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To prevent further damage to property trees are often removed indiscriminately without any real attempt to identify the actual cause. Better to be safe than sorry the thinking goes . Up to 50% of trees removed for this purpose have nothing to do with the damage.
Now former Senior Arborculturist with Bradford MDC has set up the Tree Root DNA Project with the aid of a DTI grant.The technology will enable any tree to be identified from a sample taken from a root.There are potentials for huge savings in cost to both house owners and the insurance industry as well saving thousands of trees.
You can contact the team at:
On the 25th October the House of Lords delivered a judgement in relation to tree roots and the liability in nuisance of the owner of the trees.
Because tree roots carry on growing they can cause a " continuing Nuisance ". You can sue the owner of the tree for damage caused to your property in the last 6 years, but only if :
1. The tree owner has been given notice of the damage being caused. Always get in an expert ,but contact your Insurance company first so they can be involved from the start -- and they will probably pay. Again always put the complaint in writing keeping a copy and send it by recorded delivery.
2. The tree owner must be given a reasonable time to rectify the problem. THE EARLIER THE WARNING IS GIVEN THE BETTER.
The case itself contained few of the usual disputes eg that the damage was not caused by the roots from that particular tree or the existing characteristics of the sub-soil were to blame.No Court action is advised except as a last resort and , preferably , conducted by your insurers.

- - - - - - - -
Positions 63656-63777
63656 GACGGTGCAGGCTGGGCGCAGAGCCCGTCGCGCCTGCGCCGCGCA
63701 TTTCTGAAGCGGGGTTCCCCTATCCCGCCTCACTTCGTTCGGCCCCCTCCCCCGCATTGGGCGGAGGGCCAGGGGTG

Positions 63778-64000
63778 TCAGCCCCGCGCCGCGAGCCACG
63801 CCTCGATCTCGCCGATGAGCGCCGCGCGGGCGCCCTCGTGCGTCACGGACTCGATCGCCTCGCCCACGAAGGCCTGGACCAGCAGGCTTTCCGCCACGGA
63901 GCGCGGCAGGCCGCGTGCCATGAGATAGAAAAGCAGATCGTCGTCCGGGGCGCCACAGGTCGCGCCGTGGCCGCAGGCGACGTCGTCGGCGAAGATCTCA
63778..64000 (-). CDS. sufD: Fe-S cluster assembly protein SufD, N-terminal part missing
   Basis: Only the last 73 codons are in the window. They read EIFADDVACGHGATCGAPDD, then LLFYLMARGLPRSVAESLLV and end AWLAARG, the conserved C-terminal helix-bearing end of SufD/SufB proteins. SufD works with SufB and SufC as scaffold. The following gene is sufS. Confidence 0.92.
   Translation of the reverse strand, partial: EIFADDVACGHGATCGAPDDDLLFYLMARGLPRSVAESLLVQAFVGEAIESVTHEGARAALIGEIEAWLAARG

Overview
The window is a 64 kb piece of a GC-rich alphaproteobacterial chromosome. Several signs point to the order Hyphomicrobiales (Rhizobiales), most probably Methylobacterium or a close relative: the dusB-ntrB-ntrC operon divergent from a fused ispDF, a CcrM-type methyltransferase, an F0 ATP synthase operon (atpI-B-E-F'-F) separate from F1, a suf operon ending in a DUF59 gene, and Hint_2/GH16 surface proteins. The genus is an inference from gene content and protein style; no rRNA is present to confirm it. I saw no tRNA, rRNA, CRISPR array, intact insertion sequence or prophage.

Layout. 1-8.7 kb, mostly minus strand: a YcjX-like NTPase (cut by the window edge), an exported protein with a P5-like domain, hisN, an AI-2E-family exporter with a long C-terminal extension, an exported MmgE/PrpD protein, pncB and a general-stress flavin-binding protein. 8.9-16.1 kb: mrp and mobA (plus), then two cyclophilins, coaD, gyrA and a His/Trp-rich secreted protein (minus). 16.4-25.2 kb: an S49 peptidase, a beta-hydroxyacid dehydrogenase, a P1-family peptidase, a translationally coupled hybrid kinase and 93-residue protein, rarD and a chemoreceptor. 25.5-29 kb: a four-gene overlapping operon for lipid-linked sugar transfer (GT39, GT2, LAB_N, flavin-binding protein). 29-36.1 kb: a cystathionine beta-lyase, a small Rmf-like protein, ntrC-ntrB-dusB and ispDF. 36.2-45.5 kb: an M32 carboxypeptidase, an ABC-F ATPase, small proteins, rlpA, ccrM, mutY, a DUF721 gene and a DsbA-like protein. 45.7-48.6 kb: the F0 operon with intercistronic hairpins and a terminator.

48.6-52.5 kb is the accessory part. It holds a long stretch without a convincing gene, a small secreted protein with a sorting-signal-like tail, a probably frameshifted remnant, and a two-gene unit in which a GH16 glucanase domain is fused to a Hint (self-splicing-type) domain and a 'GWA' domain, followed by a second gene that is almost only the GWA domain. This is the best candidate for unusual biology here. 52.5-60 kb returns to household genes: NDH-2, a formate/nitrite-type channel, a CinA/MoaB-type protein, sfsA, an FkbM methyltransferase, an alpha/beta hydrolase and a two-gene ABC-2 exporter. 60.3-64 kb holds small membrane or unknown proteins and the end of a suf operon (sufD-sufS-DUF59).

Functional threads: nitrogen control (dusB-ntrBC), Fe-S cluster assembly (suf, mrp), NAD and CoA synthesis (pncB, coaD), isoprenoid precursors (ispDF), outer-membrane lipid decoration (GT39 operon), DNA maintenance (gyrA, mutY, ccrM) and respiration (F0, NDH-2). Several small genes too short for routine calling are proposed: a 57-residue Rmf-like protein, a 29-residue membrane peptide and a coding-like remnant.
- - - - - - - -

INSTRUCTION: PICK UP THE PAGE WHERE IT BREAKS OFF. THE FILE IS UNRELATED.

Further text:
You can read the full judgement on:
An injunction may be granted by a court to restrain your neighbour from causing harm by allowing his roots to grow under your land. The roots sucking out water and making your land less stable may be enough for an injunction for nuisance to be granted. You must always seek expert advice before embarking on this course.
Under Section 1(4)(c) of the Access to Neighbouring Land Act 1992 you can ask a court to give you access to your neighbours land to carry out "basic preservation works" which include the treatment, cutting back, felling, removal or replacement of any hedge, tree, shrub or other growing thing which is, or is in danger of becoming damaged, diseased, dangerous, insecurely rooted or dead. NOTE OF CAUTION this is not a much tested course of action so always seek legal advice before embarking upon it.
If a tree or hedge overhangs a public highway or a public footpath and so endangers or obstructs vehicles or pedestrians the Local Authority or the Secretary of State for the Environment , Transport and the Regions can lop or prune them as required. They can also fell diseased, damaged, insecurely rooted and dead trees.
International Society of Aboriculture - web site with many useful resources including a list of ISA Certified (Certification is the only UK qualification for arborists with a CPD requirement.) online advice for tree pruning and tree work, an online shop stocked with tree related books and much more.
Johnson Tree Care can be contacted at:
Alan Harris is also one of our regular contributors to the Garden Law Discussion Forum. He is a Chartered Civil Engineer specialising in trees, roots, subsidence and the law.
Alan can be contacted at:
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Last Modified: November 12, 2010